Swimming Pool

How to visit Grand Turk, the capital island of Turks and Caicos

When most people picture a trip to Turks and Caicos, they picture Grace Bay—a dreamscape of calm, clear water and pristine white sand that ranks on every list of the most beautiful beaches in the world. While it’s certainly understandable to jump straight to the Caribbean nation’s most well-known asset, turning your full attention to Providenciales means overlooking some less obvious gems with plenty of vacation appeal — from tiny coves crowned by luxury resorts to Grand Turk. The capital and second largest island of the Turks and Caicos archipelago offers all the sand-in-the-toe fantasies that await. It’s also home to some tourist-oriented amenities like a world-class cruise port and the largest Margaritaville in the Caribbean.

How to plan the perfect Grand Turk escape, whether for a day or a week.

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Arrival to Grand Turk

All incoming international flights to Turks and Caicos arrive at Providenciales International Airport (PLS). Travelers heading to Grand Turk then take a fast charter operated by one of two local airlines: Caicos Express Airways or interCaribbean. Several cruise lines dock at the Grand Turk Cruise Center. Private yachts and boats can also anchor here.

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The best things to do on Grand Turk

The stunning beaches are the main reason people come to Turks and Caicos. And those visiting Grand Turk certainly won’t be disappointed in this department. The bean-shaped island is lined with stunning stretches of soft sand and sparkling turquoise tides. Wild horses and donkeys even roam free. Many have hailed Governor’s Beach on the west coast as the most beautiful place by the sea. It also benefits from a lack of trade winds and shady casuarina trees, making it ideal for taking a relaxing break from the afternoon sun. Cockburn Town Beach, Pillory Beach, Cruise Center Beach and English Point Beach are also very nice. Active travelers will have fun kayaking, paddling and windsurfing. Offshore snorkeling and diving fans should book a boat trip to swim with colorful marine life.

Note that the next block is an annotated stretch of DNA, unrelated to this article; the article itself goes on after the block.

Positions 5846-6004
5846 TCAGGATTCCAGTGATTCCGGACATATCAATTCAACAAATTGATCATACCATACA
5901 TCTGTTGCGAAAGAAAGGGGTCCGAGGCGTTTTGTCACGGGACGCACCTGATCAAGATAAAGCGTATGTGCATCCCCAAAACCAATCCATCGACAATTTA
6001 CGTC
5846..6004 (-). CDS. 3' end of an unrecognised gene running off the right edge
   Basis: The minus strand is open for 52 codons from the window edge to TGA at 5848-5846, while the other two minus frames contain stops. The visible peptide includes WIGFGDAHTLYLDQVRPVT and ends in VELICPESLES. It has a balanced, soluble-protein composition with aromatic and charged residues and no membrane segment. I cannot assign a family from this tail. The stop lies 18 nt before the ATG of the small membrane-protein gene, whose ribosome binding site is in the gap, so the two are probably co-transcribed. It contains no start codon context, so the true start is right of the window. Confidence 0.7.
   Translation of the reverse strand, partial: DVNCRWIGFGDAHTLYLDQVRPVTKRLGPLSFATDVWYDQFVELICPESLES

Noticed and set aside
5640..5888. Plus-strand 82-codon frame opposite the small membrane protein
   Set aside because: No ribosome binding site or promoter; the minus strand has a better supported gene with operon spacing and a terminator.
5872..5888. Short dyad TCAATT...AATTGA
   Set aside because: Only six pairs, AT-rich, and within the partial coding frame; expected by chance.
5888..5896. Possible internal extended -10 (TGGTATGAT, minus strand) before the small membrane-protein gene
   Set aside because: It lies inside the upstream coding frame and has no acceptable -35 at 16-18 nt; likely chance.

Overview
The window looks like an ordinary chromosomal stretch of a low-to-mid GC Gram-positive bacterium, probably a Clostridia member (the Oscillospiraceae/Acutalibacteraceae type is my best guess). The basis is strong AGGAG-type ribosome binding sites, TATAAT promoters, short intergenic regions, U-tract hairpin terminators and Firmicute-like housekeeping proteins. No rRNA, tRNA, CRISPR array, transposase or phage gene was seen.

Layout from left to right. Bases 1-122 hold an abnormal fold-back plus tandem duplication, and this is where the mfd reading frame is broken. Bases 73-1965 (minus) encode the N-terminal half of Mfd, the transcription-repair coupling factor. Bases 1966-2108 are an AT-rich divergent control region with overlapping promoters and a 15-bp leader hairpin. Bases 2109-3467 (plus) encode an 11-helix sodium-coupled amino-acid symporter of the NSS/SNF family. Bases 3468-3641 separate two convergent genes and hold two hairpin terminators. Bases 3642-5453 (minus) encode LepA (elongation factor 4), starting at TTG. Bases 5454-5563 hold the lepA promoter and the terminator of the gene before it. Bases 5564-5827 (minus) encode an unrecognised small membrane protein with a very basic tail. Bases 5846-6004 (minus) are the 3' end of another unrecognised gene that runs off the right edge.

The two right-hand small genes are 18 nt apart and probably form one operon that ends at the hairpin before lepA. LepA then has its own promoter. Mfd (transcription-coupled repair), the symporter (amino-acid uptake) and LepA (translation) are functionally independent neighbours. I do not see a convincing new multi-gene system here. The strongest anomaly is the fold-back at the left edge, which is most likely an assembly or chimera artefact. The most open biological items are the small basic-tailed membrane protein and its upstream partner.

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As the only port in Turks and Caicos, the island is truly geared towards cruise passengers. The modern Grand Turk Cruise Center, built in 2006, offers shops, restaurants, bars and a huge swimming pool. It’s also a hub for tours and vehicle rentals, and is a short walk from Cruise Center Beach, which unsurprisingly gets quite crowded when ocean liners dock.

Travelers interested in the past will also find plenty to satisfy their curiosity. The Taino and Lucayan people called the area home for nearly 700 years. After the indigenous population was decimated by colonization, Grand Turk spent a century in the hands of pirates and various European countries before British colonizers from Bermuda established the salt industry there in the 1680s. Visitors can still see the remains of salt ponds and windmills today. The clifftop Grand Turks Lighthouse is one of the most famous historical landmarks, and the Turks and Caicos National Museum in Cockburn Town displays artifacts such as a carved Lucayan wood ceremonial chair and shipwreck remains on Molasses Reef.

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The best places to eat and drink on Grand Turk

The Ridge Cafe in Arches on the Ridge is a nice spot for homemade breakfast items like huevos rancheros, freshly baked goods, and espresso. It also serves lunch and dinner on weekends. Located right on the beach, Sandbar Restaurant invites bathing suit diners to dine on local seafood, sip rum punch and enjoy the sunset views. Many cruise passengers and vacationers enjoy the ease of grabbing a quick bite at Jack’s Shack, enjoying conch fritters and a refreshing beer at the Beached Whale Bar & Grille, or sipping fruity drinks at the swim-up bar at the enormous Margaritaville Grand Turk .

Courtesy of Visit Turks & Caicos Islands

The best places to stay on Grand Turk

Travelers not returning to the comfort of a cruise cabin have a few overnight options on Grand Turk. Osprey Beach Hotel is the largest property with 34 rooms. It also offers guests a full range of amenities — including a pool, water sports, scuba diving packages, and Saturday night barbecues. On a tree-lined street in Cockburn Town, the privately owned Turks Head Inn is set in a distinctive building with turquoise shutters, just steps from the sea. Inside are a handful of charming rooms. There is also a restaurant and bar in a shady courtyard garden.

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